As expected Mayor Mike coasted to an easy victory yesterday by beating up on a hapless Freddy Ferrer. The post-mortems are coming fast and furious and some are downright funny. Taking the prize for fulsomeness and unwitting high comedy is Michael Goodwin's panegyric on the mayor in today's News.
Goodwin, echoing the Times editorial canonization of Bloomberg, sees potential greatness ahead and urges the mayor to go for it. What this greatness consists of, however, is never fully spelled out and Goodwin lapses into a vague kind of prose about reaching out to all the city's neighborhoods and ethnic groups as if that constitutes some kind of compelling vision. Does he really want our CEO mayor to resurrect the "gorgeous mosaic" rhetoric of David Dinkins?
What's missing in the Goodwin "analysis" is any larger concepts about governance that might prove useful in an attempt by the mayor to actually achieve greatness. Even on education, where the mayor gets uniformly high marks on what we believe are rather meager preliminary results, its hard to see how the managerially competent mayor is going to transcend the intractable problems that the system has inherited (we'd love to see what Andrew Wolfe has to say on this because he has been the most trenchant and persuasive critics we have in this area).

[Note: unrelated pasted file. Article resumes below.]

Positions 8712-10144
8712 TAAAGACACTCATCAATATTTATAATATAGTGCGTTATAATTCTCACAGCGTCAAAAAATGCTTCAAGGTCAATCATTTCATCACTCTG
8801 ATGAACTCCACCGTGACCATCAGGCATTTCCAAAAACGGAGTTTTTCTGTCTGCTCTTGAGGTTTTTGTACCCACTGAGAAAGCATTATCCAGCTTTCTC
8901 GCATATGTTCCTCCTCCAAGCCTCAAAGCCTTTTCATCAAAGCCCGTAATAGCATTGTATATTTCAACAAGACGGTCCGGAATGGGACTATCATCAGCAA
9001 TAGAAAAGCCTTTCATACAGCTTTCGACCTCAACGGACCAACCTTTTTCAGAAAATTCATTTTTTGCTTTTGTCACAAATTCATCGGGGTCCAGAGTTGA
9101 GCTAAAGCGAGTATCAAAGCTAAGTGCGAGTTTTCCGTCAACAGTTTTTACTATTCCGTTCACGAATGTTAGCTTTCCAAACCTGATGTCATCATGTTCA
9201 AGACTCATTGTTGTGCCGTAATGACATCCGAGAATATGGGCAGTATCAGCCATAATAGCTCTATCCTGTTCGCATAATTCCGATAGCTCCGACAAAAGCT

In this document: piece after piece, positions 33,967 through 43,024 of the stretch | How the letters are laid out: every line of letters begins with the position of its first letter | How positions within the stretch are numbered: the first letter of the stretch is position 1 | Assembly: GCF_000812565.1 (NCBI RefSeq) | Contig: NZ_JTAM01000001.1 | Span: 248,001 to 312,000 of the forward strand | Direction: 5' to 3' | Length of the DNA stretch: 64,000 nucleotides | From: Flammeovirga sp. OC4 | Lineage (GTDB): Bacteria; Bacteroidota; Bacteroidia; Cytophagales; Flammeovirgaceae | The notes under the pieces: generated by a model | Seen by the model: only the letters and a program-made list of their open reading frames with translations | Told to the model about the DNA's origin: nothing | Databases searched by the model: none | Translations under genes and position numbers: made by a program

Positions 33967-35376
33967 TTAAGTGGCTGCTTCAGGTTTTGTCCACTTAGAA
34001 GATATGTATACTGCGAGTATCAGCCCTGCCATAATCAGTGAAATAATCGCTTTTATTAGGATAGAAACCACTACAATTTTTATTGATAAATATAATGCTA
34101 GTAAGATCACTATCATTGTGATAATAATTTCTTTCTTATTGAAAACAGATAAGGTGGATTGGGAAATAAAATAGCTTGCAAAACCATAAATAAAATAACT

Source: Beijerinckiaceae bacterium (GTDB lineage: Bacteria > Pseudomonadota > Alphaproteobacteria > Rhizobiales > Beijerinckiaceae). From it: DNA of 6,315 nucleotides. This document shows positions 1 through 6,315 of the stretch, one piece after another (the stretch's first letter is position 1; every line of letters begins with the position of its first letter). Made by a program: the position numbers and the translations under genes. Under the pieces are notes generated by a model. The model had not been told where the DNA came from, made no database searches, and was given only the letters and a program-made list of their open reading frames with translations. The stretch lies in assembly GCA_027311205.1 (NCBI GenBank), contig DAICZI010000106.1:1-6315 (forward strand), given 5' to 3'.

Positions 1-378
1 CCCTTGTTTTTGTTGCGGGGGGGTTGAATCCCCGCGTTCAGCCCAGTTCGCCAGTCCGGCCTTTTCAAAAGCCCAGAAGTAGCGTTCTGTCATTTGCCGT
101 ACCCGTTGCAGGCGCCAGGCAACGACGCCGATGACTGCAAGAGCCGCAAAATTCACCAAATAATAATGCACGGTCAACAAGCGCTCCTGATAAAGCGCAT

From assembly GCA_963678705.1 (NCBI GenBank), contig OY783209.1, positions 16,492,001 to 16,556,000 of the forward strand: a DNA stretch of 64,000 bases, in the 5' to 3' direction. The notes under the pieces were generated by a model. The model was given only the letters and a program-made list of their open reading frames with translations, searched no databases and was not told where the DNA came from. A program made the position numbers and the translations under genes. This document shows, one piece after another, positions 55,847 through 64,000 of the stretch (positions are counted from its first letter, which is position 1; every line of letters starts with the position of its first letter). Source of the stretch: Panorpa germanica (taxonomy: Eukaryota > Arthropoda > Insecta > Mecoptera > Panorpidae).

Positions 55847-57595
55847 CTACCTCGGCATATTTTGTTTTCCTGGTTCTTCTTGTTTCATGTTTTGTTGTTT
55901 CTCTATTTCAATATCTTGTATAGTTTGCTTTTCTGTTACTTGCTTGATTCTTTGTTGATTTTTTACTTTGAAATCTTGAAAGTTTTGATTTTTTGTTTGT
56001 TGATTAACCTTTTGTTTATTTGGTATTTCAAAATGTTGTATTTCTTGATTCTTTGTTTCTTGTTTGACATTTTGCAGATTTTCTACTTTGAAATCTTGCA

In the end Goodwin talks about the subways and security as the mayor's potential path to greatness. We can't really comment on this because much of what he says on the subject simply makes little sense. Now maybe if he actually builds a couple of new subway lines...